April 16, 2012

Innovation Sighting: Yahoo’s e-Book Advertising

Yahoo's recent patent filings suggest it is entering the e-Book market, a move that will pit it against Amazon, Apple, and other content providers. But given the nature of the patent filings, Yahoo seeks to leap over the competition with a potentially more innovative approach. Yahoo's concepts conform to the Attribute Dependency technique, one of five in the SIT Method. Research shows that new products that conform to one of the five SIT techniques tend to be more successful in the marketplace.
August 6, 2012

Innovation in the Mobile World

The rapid adoption of smartphones is changing the landscape of the marketing research industry. Last month’s “Market Research in the Mobile World” conference in Cincinnati highlighted many ways the market research industry is trying to adjust. The industry is evolving from using lengthy printed surveys and personal interviews to instead collecting consumer reactions “in the moment” that are transmitted digitally as it happens. What was once a process of collecting “many answers from few” is becoming a process of collecting “a few answers from the many.” With their trusty appliance in hand, consumers can now share what’s on their mind virtually any part of their day. Not only is data received faster, it is also more reliable by sampling smaller bites from a larger pool.
September 3, 2012

Innovation Sighting: Apple’s Use of Attribute Dependency in iPhones

"The Quiet TimeTM Universal System turns cell phones off automatically in designated areas such as theaters, hospitals, doctor's offices, and business meeting rooms. Our patented technology converts your incoming calls to text messages and alerts the cell phone owner." This may sound like the latest gizmo you would see at the Consumer Electronics Show. It is actually an invention created by my students using Systematic Inventive Thinking...in 2007, the year the iPhone was first released. Five years later, Apple has been awarded a patent described as an "apparatus and methods for enforcement of policies upon a wireless device." It reveals a way to change aspects of a mobile device based on certain events or surroundings.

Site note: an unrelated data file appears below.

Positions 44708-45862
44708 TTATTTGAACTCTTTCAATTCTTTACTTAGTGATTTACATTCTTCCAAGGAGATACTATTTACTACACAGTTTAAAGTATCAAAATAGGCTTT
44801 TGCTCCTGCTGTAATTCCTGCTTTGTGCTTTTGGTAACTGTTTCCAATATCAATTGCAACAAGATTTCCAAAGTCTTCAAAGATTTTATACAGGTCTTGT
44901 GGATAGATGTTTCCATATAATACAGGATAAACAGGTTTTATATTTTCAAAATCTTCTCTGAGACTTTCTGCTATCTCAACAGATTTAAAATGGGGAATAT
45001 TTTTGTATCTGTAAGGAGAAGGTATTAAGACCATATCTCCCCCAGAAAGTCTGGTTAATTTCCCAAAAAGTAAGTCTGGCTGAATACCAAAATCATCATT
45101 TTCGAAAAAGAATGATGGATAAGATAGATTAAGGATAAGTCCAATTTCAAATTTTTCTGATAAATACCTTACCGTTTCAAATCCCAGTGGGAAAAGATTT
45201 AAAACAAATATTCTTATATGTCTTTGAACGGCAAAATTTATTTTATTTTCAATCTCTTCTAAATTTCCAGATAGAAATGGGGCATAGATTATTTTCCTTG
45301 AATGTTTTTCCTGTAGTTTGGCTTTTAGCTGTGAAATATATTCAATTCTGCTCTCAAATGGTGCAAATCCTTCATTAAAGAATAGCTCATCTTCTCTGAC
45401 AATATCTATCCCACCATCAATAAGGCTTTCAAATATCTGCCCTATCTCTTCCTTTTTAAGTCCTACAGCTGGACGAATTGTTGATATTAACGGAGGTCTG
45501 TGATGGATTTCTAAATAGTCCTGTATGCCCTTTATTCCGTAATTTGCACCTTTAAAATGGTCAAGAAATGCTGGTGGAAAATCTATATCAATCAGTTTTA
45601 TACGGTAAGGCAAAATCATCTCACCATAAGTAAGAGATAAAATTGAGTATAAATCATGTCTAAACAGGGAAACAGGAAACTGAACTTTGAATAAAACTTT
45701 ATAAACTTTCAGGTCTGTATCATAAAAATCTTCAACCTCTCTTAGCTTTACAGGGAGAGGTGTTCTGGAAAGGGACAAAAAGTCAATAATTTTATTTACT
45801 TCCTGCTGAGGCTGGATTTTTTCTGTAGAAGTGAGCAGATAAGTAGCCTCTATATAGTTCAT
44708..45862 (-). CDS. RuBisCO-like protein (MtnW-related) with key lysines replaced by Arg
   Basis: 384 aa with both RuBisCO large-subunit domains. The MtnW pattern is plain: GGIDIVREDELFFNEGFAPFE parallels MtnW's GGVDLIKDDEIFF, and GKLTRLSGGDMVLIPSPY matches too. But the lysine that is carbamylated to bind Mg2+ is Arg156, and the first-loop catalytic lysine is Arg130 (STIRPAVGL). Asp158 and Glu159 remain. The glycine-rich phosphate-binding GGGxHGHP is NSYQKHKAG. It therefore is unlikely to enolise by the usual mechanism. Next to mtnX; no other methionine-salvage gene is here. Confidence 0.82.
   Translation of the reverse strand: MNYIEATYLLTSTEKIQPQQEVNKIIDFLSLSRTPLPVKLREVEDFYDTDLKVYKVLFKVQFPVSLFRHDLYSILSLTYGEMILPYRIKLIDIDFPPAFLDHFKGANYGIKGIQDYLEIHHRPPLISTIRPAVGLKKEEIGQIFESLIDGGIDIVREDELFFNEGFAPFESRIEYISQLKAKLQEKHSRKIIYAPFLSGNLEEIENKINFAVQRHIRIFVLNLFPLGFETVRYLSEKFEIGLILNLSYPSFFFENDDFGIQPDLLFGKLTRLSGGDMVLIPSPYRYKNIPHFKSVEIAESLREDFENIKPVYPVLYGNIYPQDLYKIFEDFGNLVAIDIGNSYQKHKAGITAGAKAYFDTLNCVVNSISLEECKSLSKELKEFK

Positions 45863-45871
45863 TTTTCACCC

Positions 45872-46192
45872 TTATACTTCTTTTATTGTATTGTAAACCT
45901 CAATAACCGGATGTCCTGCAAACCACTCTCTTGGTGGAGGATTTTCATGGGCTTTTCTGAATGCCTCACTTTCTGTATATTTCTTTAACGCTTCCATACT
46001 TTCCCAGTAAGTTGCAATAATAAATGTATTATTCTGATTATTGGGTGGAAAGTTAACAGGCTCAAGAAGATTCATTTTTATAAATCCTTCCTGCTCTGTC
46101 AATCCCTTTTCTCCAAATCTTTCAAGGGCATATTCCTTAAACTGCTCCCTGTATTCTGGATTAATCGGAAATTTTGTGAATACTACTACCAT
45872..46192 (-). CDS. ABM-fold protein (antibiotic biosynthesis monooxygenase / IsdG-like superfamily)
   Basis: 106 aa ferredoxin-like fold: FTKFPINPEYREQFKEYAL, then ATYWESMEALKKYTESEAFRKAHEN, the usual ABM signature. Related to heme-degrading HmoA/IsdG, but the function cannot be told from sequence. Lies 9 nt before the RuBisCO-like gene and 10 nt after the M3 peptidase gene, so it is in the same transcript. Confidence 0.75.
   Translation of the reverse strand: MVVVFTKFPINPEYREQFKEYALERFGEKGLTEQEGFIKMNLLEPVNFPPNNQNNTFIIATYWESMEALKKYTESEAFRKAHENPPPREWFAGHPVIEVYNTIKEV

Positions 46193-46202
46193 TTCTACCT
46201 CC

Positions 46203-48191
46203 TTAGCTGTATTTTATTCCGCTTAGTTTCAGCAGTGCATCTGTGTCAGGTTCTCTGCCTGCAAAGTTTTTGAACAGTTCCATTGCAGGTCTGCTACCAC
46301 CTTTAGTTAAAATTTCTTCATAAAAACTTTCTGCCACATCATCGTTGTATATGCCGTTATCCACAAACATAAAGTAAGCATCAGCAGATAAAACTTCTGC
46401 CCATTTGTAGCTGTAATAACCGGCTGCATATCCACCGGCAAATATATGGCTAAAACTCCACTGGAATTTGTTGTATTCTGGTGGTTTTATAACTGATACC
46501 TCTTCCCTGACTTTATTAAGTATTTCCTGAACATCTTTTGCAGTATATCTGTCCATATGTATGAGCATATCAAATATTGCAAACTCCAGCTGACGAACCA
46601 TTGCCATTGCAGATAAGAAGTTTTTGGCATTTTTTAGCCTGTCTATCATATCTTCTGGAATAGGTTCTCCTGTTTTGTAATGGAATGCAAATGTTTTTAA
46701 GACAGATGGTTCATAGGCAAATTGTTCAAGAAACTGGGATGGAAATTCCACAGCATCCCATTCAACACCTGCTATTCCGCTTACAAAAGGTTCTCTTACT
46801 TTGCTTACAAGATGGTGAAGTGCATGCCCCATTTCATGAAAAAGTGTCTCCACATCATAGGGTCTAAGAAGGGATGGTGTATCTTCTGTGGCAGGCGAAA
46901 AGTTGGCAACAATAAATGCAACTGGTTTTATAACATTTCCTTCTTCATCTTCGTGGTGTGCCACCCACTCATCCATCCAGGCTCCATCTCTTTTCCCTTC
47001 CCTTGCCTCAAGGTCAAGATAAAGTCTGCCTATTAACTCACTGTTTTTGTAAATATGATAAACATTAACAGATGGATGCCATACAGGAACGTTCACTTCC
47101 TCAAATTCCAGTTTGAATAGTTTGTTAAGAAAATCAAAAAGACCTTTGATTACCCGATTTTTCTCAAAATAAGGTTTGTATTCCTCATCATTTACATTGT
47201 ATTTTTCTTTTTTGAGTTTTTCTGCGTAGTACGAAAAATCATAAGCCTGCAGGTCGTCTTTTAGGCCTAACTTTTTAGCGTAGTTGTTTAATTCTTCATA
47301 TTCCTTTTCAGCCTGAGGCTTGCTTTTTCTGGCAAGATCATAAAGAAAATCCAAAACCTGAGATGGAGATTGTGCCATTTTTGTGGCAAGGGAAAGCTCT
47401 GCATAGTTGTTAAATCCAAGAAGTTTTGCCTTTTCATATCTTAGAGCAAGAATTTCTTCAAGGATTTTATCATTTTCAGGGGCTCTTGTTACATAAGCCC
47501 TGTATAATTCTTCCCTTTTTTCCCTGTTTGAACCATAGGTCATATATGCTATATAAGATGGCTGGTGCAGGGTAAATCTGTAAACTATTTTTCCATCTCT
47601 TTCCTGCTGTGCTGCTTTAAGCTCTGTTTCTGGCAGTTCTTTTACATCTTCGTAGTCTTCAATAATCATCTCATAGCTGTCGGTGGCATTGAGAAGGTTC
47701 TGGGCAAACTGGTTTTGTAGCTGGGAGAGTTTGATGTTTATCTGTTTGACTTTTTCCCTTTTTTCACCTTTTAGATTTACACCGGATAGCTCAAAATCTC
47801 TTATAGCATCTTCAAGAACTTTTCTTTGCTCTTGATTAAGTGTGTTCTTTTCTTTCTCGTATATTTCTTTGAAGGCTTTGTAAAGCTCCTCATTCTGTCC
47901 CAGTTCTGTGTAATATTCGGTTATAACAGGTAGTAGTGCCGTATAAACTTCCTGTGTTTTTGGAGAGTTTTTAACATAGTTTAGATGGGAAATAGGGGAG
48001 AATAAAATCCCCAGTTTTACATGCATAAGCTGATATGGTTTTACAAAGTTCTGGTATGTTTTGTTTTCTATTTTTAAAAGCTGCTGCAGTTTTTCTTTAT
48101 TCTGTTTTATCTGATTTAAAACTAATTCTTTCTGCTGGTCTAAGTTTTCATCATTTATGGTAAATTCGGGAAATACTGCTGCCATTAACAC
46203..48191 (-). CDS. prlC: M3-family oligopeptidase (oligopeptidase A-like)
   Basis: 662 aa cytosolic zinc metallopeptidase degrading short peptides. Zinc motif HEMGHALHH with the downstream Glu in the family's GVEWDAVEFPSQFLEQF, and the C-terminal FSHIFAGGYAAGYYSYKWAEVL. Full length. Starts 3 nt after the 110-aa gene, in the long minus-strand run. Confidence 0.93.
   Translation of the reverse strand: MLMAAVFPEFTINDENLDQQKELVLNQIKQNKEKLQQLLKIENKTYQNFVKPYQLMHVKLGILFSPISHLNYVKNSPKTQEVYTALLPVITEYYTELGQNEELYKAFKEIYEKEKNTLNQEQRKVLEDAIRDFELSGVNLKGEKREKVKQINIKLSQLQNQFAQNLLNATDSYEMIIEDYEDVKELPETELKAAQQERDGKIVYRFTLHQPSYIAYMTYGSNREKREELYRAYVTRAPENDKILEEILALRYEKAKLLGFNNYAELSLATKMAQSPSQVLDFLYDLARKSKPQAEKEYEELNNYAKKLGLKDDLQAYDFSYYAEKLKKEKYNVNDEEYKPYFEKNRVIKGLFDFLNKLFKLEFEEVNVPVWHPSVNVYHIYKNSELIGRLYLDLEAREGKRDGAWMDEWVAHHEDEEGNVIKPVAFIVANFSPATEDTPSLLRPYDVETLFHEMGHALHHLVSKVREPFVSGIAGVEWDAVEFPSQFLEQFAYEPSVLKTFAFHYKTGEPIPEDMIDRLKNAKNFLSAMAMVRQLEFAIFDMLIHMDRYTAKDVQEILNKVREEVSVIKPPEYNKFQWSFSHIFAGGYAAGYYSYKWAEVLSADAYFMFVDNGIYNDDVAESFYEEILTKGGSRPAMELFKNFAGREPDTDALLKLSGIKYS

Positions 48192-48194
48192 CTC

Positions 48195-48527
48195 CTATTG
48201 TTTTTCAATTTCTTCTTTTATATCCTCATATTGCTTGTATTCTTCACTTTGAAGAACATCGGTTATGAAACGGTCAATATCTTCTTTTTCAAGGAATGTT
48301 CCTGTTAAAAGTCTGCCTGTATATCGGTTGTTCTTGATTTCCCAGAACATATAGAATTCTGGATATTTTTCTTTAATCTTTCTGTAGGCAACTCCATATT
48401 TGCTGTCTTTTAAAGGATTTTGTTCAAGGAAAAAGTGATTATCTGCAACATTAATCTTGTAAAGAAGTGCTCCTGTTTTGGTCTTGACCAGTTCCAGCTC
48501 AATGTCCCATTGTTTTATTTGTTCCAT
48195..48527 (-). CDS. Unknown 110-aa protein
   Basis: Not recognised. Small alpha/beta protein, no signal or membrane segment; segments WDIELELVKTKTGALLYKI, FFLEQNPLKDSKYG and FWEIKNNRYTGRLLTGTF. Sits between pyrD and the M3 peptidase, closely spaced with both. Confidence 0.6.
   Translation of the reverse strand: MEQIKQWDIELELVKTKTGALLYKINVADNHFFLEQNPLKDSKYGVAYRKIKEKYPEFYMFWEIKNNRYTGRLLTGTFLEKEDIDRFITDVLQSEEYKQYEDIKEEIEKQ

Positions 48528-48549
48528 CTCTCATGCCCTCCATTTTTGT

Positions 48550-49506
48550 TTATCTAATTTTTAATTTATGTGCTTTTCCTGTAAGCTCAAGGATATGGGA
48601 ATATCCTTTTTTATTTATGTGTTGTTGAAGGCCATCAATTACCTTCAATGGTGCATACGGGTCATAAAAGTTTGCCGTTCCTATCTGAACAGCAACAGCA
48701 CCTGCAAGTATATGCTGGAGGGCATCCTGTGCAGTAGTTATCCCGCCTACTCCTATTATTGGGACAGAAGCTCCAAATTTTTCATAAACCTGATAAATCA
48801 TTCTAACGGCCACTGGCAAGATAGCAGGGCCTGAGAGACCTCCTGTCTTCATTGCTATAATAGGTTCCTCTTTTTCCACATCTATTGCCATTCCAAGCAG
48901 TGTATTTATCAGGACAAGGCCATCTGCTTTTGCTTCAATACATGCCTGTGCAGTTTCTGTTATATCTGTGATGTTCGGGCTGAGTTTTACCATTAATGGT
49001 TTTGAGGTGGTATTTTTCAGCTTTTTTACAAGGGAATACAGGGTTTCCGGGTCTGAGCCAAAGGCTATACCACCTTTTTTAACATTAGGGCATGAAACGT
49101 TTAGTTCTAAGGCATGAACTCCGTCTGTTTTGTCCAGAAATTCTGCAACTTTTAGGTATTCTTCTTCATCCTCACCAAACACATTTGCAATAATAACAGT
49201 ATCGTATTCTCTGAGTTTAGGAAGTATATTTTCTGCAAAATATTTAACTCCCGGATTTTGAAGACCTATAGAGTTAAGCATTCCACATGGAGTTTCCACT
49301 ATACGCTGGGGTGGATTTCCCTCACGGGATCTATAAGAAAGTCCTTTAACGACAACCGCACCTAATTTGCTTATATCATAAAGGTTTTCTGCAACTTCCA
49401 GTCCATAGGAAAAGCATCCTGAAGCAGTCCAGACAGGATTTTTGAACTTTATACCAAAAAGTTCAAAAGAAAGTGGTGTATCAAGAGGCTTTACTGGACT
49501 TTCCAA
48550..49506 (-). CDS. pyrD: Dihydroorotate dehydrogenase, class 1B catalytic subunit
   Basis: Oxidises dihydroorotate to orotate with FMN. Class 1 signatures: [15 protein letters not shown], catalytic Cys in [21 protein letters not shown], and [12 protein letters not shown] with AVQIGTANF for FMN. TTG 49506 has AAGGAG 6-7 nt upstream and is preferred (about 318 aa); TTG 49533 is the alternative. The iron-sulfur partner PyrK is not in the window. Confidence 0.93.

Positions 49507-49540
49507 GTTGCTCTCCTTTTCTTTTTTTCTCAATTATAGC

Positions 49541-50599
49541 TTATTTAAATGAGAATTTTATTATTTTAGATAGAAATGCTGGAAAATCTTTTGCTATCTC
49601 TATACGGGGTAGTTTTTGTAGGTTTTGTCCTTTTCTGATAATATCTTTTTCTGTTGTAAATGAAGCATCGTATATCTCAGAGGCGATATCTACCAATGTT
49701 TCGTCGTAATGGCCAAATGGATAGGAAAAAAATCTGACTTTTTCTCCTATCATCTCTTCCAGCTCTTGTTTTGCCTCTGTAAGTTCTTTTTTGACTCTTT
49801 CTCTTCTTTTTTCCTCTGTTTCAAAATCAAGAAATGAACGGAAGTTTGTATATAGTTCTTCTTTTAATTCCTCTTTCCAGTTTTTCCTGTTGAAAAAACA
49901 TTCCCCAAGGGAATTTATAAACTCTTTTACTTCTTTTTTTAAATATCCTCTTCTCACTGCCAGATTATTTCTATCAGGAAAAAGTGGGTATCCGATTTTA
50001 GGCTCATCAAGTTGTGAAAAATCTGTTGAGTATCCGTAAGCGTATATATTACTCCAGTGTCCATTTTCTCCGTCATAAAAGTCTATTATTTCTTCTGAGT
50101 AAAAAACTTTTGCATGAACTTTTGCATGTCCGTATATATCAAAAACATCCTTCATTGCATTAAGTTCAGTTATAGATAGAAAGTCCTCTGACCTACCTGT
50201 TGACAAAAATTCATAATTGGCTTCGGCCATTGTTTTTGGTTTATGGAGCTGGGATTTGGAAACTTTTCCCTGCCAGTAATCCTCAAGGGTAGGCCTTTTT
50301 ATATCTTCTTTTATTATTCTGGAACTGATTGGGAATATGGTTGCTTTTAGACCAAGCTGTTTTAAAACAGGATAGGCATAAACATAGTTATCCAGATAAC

September 10, 2012

Adding Value to Your Marketing Efforts

For information and registration, click here: Adding Value to Your Marketing Efforts
September 30, 2012

The LAB: Innovating Pinterest with Attribute Dependency (September 2012)

It's official. Pinterest has joined the elite group of social apps along with Facebook, Twitter, LinkedIn, Youtube, and Google Plus. "Pinterest is a Virtual Pinboard that lets you organize and share all the beautiful things you find on the web." How popular is it? It is the fastest site ever to break through the 10 million unique visitor mark. A report by Shareaholic claims, “Pinterest drives more referral traffic than Google+, LinkedIn and YouTube combined.” As of March 2012, Pinterest was valued at $1.5 billion. There are many creative ways to use Pinterest. New apps are emerging around it much like what happened with Twitter. But to maintain growth, Pinterest needs innovation. For this month's LAB, we will apply Attribute Dependency, one of five techniques of Systematic Inventive Thinking, to Pinterest. Our goal will be to create new innovations around Pinterest as we did with Twitter and Facebook.